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Sudbury ‘incel’ attacker gets two life sentences for brutal attempted murder in store parking lot

Alexander Stavropoulos will not be eligible for parole for at least 10 years

The Sudbury man who tried to kill a mother and her eight-month-old baby girl in a city parking lot two years ago has been sentenced to two concurrent life sentences with no chance for parole for 10 years.

The sentence was imposed by Ontario Senior Regional Justice Karen Lische in Sudbury on 28-year-old Alexander Stavropoulos who pleaded guilty to two counts of attempted murder for the incident which occurred on June 3, 2019 in mall parking lot on Marcus Drive. A mother pushing a baby stroller toward her car was attacked by a man with a knife, who slashed and stabbed her several times before he began punching the baby in the stroller. The attack was stopped after several seconds by witnesses and bystanders who heard the woman screaming and the baby crying.

The mother survived the attack after life saving surgery at Health Sciences North. She has a permanent disability in that one of the arteries that feeds the brain was destroyed. The baby was relatively uninjured and a full assessment of the trauma will only come in time. Court was told the child has trust issues with her mother. 

It was at a sentencing hearing back in September that assistant Crown Attorney Leonard Kim had asked the court to impose a minimum parole eligibility for no less than 10 years. Defence counsel had requested that the full sentence be no more than 12 years, which would mean less actual time behind bars and less time for parole eligibility. 

In his argument for a tougher sentence, Crown Attorney Kim said Stavropoulos would have actually committed murder if it wasn't for the fact that he dropped the utility knife that he was using. 

In passing sentence, the judge also noted that based on a psychiatric assessment, which included a violence risk appraisal guide, it was determined that Stavropoulos had a high risk of committing another violent offence within five years.

In statements provided to police, Stavropoulos spoke of his frustration and hatred toward white women who had romantic relationships with men of other races. He said he was part of the online ‘incel’ community, which refers to men who are involuntarily celibate. 

Stavropoulos said he was planning to kill a white female and that the idea of killing a white female child would carry greater shock value and have a terrorizing effect.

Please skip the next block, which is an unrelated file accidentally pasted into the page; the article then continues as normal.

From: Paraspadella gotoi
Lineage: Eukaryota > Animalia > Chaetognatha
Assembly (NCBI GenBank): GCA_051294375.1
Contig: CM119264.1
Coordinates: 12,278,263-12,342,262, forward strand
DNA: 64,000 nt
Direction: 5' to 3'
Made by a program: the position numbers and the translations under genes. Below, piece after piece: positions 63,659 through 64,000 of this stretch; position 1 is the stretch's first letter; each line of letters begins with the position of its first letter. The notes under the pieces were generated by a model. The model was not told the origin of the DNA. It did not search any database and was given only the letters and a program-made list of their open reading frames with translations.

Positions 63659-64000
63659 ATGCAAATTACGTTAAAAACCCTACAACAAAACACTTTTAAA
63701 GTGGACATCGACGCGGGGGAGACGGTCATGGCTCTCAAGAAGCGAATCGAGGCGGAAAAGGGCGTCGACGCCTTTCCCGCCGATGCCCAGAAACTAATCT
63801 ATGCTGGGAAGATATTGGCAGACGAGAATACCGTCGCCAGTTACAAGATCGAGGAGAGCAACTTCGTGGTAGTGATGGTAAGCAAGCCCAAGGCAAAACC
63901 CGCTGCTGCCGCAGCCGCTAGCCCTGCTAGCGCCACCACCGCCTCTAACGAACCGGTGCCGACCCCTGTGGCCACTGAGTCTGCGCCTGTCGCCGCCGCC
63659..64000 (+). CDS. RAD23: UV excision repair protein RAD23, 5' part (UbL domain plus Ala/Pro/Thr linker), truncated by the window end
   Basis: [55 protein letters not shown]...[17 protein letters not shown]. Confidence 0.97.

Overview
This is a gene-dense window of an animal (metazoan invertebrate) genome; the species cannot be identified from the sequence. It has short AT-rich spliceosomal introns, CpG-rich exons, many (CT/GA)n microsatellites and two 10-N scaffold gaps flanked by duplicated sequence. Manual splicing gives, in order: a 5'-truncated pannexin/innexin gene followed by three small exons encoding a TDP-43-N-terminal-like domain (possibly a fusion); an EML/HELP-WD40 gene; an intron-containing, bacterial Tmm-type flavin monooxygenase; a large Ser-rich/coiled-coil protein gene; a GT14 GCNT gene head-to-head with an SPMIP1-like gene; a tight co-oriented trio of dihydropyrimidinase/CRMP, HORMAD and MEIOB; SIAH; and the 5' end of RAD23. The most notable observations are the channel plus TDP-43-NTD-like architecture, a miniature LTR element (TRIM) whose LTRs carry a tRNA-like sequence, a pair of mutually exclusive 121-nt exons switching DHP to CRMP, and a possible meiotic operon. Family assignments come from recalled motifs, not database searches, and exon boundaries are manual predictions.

"Although the nature of the attack was unprovoked and random, it was focused on Alexander Stavropoulos's clear intent to kill a young white girl. He indicated to (psychiatrist) Dr. Gray after the offence that killing a white child would have greater shock value. Killing a child imparts greater shock value than killing a woman. This is an attempt to terrorize a community by committing a crime so shocking that people take note. Society cannot protect itself from this type of unthinkable and brutally violent crime that is so random, and based on such hatred," said Lische. 

She added that the crimes were devastating for those involved.

"Three generations within the same family have suffered great trauma and will continue to suffer for the foreseeable future."

Lische explained that the Criminal Code gives her the power to delay parole eligibility so that the portion of the sentence that must be served before the offender may be released on full parole is one half of the sentence or 10 years, whichever is less.

"Although it appears that I am making a case for why parole eligibility should be delayed in this case, I am not," said Lische. 

She said she appreciated that Stavropoulos is 28 years old and she had just imposed two concurrent life sentences on him.

"He will be incarcerated or on parole for the rest of his life," said Lishce.

"I have to balance his manipulative nature, his propensity for catastrophic violence against his youth and his potential for rehabilitation," she continued.

At this point Stavropoulos, who was appearing on a teleconference link from jail, had his head down and was running his hands slowly over his head. It was difficult to gauge facial expression, as he was wearing a mask. 

In passing sentence, the judge also remarked on what she called the brutality of the crime and the bizarre reasons Stavropoulos gave for his actions. She said it had a shocking impact on the community of Sudbury. 

"The level of cruelty, brutality and unusual violence is shocking. The level of cruelty and callousness used by Alexander Stavropoulos is rarely encountered. It is the deliberate, premeditated, planned, purposeful infliction of brutal, disfiguring life-threatening injuries. There was a degree of planning and deliberation by the offender. He had been thinking about it for months. Alexander Stavropoulos' level of moral blameworthiness is extremely high. The moral blameworthiness for an attempt to murder someone is as serious as in the crime of murder," said the judge.

In addition to the concurrent life sentences, Stavropoulos was also sentenced for four years for breach of probation on a previous charge. It too was imposed concurrently, which means it will be rolled into the other sentences without any additional real time commitment. 


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